Kyrgyzstan’s government has filed a lawsuit to seek permanent closure of the local affiliate of U.S government-funded broadcaster Radio Free Europe/Radio Liberty in a fresh attempt by the authorities to suffocate the independent media scene.
RFE/RL’s Kyrgyz service, Radio Azattyk, reported on January 23 that the complaint filed by the Culture Ministry is based on objections to reporting it did on the deadly armed clashes that took place on the Tajik border last summer.
Officials maintain that a video report produced by Azattyk “promoted conflict, violence and ethnic intolerance.”
The Culture Ministry has confirmed to Eurasianet that it filed the suit and said that more details would be made public later. Bishkek’s Leninsky court is scheduled to hear the case on February 8.
The court action is only the latest stage of a sustained campaign waged by the Kyrgyz government against Azattyk.
In late October, the Culture Ministry ordered that the outlet’s website be blocked for two months and that its local bank account be frozen as a sanction for what it claimed was the dissemination of false information about September’s events on the Tajik border. The aspect of the report that irked the government was a passage which cites official Tajik claims that Kyrgyzstan was responsible for the hostilities.
Bishkek maintains it was only on the receiving end of armed offensives. To argue or even quote people saying otherwise is a criminal offense under the terms of much-criticized Law on Protection from False Information adopted in August 2021.
The website ban was extended in December and officials say it will remain in force until Azattyk removes the offending report. Azattyk’s content can only be accessed at present via a mirror site or a dedicated app.
Azattyk has steadfastly refused to take down the video report and argues that the Culture Ministry is violating constitutional provisions guaranteeing freedom of speech. A court hearing in Azattyk’s appeal against the ban is expected later this week.
Also in October, the state-owned radio station Birinchi ceased broadcasting retransmissions of Azattyk programs. Around the same time, privately owned NTV stopped carrying video content produced by the U.S.-funded broadcaster.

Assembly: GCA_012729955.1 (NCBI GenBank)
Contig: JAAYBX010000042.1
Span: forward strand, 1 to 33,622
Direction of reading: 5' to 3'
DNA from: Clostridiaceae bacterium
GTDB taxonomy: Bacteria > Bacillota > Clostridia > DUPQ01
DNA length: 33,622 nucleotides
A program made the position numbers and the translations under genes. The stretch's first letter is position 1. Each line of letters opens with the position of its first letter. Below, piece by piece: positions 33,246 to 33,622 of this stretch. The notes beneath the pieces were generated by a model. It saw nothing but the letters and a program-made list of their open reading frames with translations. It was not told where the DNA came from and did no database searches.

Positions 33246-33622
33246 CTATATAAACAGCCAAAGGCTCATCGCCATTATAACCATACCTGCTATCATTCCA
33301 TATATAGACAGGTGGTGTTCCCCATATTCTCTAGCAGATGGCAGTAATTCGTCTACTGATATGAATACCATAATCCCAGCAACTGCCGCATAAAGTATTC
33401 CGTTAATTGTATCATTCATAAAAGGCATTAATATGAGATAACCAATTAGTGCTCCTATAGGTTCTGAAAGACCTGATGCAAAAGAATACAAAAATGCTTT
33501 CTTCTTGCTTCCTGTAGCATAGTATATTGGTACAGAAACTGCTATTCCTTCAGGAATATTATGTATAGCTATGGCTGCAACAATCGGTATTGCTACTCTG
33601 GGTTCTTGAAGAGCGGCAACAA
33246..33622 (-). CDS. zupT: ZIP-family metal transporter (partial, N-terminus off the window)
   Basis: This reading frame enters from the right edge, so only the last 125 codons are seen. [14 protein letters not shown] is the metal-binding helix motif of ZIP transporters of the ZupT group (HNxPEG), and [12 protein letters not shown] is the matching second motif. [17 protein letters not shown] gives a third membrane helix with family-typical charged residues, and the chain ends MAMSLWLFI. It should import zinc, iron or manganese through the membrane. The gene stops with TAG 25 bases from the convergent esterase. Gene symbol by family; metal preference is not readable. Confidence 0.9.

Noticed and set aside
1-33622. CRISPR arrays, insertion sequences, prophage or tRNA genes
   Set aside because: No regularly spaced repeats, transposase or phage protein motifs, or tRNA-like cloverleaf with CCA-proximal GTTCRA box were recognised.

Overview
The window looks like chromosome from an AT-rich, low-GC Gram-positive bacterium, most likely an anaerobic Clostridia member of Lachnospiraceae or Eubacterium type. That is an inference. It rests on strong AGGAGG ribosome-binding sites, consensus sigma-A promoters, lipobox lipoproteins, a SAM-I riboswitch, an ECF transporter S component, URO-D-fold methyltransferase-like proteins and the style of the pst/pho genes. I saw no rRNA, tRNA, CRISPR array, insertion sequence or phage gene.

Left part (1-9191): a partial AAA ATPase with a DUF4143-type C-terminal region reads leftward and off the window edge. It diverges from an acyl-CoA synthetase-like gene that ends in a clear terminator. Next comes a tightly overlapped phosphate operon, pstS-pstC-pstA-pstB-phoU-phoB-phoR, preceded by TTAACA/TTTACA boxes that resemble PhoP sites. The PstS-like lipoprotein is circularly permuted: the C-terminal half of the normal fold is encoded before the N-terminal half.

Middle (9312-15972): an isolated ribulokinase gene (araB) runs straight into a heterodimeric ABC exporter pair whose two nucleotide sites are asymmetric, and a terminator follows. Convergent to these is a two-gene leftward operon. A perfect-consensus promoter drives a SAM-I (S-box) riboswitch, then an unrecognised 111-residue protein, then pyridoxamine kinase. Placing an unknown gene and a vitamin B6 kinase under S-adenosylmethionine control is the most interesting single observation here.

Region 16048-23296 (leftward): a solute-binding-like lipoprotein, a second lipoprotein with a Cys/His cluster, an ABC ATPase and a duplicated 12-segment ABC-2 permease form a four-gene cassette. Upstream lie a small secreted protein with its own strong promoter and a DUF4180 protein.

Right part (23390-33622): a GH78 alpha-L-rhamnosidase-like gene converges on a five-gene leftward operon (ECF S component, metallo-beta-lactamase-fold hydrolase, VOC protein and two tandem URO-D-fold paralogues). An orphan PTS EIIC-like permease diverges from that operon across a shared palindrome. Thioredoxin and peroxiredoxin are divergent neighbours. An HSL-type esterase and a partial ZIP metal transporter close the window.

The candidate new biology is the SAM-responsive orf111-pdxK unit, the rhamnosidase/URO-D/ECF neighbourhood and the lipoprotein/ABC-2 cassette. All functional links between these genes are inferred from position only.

The situation around Azattyk has drawn protests from U.S. senators Bob Menendez and Jim Risch, who wrote in a letter addressed to Kyrgyz President Sadyr Japarov that the government’s actions “jeopardize your country’s international reputation as a beacon of free speech in Central Asia.”
“The decisions … not only violate international norms regarding the freedoms of speech and the press – they violate your own constitution’s guarantees of these freedoms,” the senators wrote.
Japarov’s spokesman, Erbol Sultanbayev, batted away these complaints, writing in a Facebook post that the government was only seeking “strict compliance with current legislation.”
Rights activists have recorded a steady worsening in the climate for journalism in Kyrgyzstan over the past year. Officials say they are just trying to sanitize a media ecosystem polluted by disinformation, but the extreme and arbitrary manner in which they have acted has prompted many to question this argument.
In one notable development in November, the authorities stripped an investigative journalist who serially embarrassed senior officials with his reporting of his Kyrgyz citizenship and deported him. Supporters of the journalist, Bolot Temirov, said they considered the way he was hurriedly thrown out of the country to be tantamount to “forcible disappearance.”
Ayzirek Imanaliyeva is a journalist based in Bishkek.